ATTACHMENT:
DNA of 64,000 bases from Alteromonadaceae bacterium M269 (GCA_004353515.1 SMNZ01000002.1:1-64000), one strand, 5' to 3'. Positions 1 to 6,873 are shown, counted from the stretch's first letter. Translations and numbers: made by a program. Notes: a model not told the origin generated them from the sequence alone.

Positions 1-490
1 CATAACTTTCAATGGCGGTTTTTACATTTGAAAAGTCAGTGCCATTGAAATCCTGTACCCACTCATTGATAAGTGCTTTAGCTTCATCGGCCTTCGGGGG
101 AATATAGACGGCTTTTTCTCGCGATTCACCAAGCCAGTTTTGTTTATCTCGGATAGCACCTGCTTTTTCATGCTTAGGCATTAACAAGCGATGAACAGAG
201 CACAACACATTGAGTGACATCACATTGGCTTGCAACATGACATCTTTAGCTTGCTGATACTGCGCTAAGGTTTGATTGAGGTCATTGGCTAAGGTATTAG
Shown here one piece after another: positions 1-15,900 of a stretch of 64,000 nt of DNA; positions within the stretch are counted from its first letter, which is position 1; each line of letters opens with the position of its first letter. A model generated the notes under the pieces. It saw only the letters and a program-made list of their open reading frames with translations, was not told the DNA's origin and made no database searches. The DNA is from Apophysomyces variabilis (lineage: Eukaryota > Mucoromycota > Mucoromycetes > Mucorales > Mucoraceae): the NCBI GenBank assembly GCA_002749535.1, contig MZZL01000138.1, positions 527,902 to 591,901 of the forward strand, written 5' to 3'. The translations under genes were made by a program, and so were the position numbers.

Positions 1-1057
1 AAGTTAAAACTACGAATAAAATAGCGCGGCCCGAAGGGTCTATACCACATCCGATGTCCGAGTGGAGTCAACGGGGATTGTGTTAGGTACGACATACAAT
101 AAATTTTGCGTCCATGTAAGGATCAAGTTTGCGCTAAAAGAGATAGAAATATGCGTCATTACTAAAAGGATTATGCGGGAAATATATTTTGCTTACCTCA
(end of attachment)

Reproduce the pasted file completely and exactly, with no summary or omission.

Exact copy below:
DNA of 64,000 bases from Alteromonadaceae bacterium M269 (GCA_004353515.1 SMNZ01000002.1:1-64000), one strand, 5' to 3'. Positions 1 to 6,873 are shown, counted from the stretch's first letter. Translations and numbers: made by a program. Notes: a model not told the origin generated them from the sequence alone.

Positions 1-490
1 CATAACTTTCAATGGCGGTTTTTACATTTGAAAAGTCAGTGCCATTGAAATCCTGTACCCACTCATTGATAAGTGCTTTAGCTTCATCGGCCTTCGGGGG
101 AATATAGACGGCTTTTTCTCGCGATTCACCAAGCCAGTTTTGTTTATCTCGGATAGCACCTGCTTTTTCATGCTTAGGCATTAACAAGCGATGAACAGAG
201 CACAACACATTGAGTGACATCACATTGGCTTGCAACATGACATCTTTAGCTTGCTGATACTGCGCTAAGGTTTGATTGAGGTCATTGGCTAAGGTATTAG
Shown here one piece after another: positions 1-15,900 of a stretch of 64,000 nt of DNA; positions within the stretch are counted from its first letter, which is position 1; each line of letters opens with the position of its first letter. A model generated the notes under the pieces. It saw only the letters and a program-made list of their open reading frames with translations, was not told the DNA's origin and made no database searches. The DNA is from Apophysomyces variabilis (lineage: Eukaryota > Mucoromycota > Mucoromycetes > Mucorales > Mucoraceae): the NCBI GenBank assembly GCA_002749535.1, contig MZZL01000138.1, positions 527,902 to 591,901 of the forward strand, written 5' to 3'. The translations under genes were made by a program, and so were the position numbers.

Positions 1-1057
1 AAGTTAAAACTACGAATAAAATAGCGCGGCCCGAAGGGTCTATACCACATCCGATGTCCGAGTGGAGTCAACGGGGATTGTGTTAGGTACGACATACAAT
101 AAATTTTGCGTCCATGTAAGGATCAAGTTTGCGCTAAAAGAGATAGAAATATGCGTCATTACTAAAAGGATTATGCGGGAAATATATTTTGCTTACCTCA